On blaming 9/11 on belief in the afterlife: “Normally when an aircraft is hijacked, there’s an assumption that the hijackers want to go on living. It changes the game if the hijackers look forward to death because it will get them into the best part of paradise. But my point is these people really believe what they say they believe, whereas most Christians don’t. If you talk to dying Christians, they aren’t looking forward to it.”

On Christians giving up their belief in miracles: “Miracles are a naked encroachment on science’s turf. If you ask people in the pew or on the prayer mat why they believe in God, it will always involve miracles, including the miracle of creation. If you don’t allow religion to have that, you’ve removed the reason just about everybody who is religious is religious.”

On the pope’s apology for the sexual abuse of children in the Catholic Church: “Oh, big deal. He hasn’t handed over any records to the police. He apologized with great reluctance after enormous pressure was brought to bear.”

On the pro-life debate: “People who say they’re pro-life mean they are pro-human life. A four-cell embryo or a 64-cell embryo, or indeed one much larger than that, has no nervous system. You should have rather less compunction in killing such a creature than you would in killing an earthworm, because an earthworm has a nervous system and very likely can suffer. So objecting to the abortion of very young human embryos is utter nonsense. Objecting to older human embryos being killed is not utter nonsense. There’s no reason to suppose that their capacity to suffer is any greater than the capacity of an adult pig or cow to suffer.”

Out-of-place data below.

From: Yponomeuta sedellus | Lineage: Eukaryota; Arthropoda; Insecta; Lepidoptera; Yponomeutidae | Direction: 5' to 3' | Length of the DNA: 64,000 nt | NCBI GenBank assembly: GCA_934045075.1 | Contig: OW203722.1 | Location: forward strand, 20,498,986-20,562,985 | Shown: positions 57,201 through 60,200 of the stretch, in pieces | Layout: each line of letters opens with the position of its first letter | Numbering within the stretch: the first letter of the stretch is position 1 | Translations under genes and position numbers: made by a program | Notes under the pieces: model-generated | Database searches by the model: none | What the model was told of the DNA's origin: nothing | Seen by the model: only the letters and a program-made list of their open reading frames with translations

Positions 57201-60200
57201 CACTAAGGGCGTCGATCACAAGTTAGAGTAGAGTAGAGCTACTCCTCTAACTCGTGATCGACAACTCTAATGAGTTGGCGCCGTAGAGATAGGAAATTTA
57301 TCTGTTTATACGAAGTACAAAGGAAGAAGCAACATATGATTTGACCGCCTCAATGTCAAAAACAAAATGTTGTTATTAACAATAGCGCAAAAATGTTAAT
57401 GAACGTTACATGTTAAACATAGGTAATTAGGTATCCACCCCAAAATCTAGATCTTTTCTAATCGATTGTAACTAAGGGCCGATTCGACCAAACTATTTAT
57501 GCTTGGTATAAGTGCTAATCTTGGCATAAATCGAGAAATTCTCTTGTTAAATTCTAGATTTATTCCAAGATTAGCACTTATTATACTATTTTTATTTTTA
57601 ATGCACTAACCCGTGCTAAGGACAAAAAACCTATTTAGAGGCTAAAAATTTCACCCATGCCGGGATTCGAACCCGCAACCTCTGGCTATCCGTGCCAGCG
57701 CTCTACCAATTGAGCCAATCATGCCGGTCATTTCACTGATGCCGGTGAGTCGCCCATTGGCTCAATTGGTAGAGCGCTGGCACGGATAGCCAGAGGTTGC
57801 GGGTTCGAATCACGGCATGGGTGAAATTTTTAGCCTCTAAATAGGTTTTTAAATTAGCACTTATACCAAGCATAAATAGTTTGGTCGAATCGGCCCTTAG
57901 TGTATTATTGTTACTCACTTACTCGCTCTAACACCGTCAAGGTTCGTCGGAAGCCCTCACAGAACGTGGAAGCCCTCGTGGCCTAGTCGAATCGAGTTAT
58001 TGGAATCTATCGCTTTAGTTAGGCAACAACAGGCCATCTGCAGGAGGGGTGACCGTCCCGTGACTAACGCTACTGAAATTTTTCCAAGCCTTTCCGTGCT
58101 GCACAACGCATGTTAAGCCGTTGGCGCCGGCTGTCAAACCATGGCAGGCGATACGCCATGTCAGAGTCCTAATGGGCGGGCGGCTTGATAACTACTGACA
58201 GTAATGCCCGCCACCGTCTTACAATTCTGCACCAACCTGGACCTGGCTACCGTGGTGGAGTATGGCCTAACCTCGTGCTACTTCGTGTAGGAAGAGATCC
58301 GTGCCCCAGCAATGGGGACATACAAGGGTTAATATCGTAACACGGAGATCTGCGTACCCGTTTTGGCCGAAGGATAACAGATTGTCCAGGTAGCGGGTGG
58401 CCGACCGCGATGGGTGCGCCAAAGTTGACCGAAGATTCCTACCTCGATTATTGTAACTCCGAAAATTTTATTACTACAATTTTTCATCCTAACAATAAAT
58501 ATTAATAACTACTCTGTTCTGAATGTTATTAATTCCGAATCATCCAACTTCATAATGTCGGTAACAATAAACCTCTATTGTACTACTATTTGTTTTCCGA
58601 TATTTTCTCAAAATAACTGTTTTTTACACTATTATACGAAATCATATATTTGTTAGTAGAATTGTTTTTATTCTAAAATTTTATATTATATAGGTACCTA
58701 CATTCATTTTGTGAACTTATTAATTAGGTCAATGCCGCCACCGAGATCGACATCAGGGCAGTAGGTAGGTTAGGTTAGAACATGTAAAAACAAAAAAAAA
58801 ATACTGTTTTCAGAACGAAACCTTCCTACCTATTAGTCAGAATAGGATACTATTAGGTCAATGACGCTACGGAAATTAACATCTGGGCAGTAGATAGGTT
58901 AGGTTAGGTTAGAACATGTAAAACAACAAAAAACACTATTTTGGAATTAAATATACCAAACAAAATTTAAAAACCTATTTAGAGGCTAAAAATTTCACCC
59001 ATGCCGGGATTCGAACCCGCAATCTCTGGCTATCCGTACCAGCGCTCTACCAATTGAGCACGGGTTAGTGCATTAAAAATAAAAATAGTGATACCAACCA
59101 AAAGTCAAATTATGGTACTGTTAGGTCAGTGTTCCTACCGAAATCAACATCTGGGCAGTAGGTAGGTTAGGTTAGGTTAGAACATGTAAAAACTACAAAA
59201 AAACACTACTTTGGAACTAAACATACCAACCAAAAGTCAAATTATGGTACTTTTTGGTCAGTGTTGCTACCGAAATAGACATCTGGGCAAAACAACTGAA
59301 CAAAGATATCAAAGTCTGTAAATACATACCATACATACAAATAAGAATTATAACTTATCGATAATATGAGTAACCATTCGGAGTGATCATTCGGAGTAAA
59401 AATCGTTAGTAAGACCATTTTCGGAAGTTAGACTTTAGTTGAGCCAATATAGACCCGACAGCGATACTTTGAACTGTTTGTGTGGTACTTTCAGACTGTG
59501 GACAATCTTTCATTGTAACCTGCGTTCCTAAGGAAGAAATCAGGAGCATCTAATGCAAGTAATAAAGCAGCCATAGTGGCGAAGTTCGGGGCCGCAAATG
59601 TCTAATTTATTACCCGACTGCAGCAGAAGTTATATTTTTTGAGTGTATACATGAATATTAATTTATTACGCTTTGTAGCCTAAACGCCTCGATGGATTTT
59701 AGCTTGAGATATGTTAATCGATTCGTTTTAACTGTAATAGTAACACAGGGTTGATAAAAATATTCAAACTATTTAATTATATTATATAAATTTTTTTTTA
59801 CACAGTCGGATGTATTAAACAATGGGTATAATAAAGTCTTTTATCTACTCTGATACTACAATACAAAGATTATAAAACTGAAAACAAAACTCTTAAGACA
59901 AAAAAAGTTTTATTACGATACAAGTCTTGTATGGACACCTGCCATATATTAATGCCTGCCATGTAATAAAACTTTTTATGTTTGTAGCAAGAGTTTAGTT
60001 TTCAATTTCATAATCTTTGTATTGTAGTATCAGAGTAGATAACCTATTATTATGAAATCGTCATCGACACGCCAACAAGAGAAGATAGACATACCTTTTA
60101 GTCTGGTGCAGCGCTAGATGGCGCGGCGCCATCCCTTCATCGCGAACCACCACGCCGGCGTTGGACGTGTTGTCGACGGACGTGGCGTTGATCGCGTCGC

On the idea that he should stop talking about atheism because it muddies the waters in the debate over evolution: “If what you’re trying to do is win the tactical battle in the U.S. schools, you’re better off lying and saying evolution is religion-friendly. I don’t wish to condemn people who lie for tactical reasons, but I don’t want to do that. For me, this is only a skirmish in the larger war against irrationality.”

On the common belief that humans descended from apes: “We are apes. We descend from extinct animals that would have been classified as apes. We are a unique ape. We have language. Other animals have systems of communication that fall far short of that.”

On evolution being described as “just a theory”: “It’s better to use the word fact. Evolution is a fact in the same sense that the earth orbits the sun.”

On his hope that today’s youth will change traditional thinking: “I go on the internet quite a lot and read what young people are saying. I see a great upsurge of good sense, rationality, irreverence. I find it hard to believe that the Stone Age types are going to win in the end.”

SOURCE Playboy Magazine


Source: PR Newswire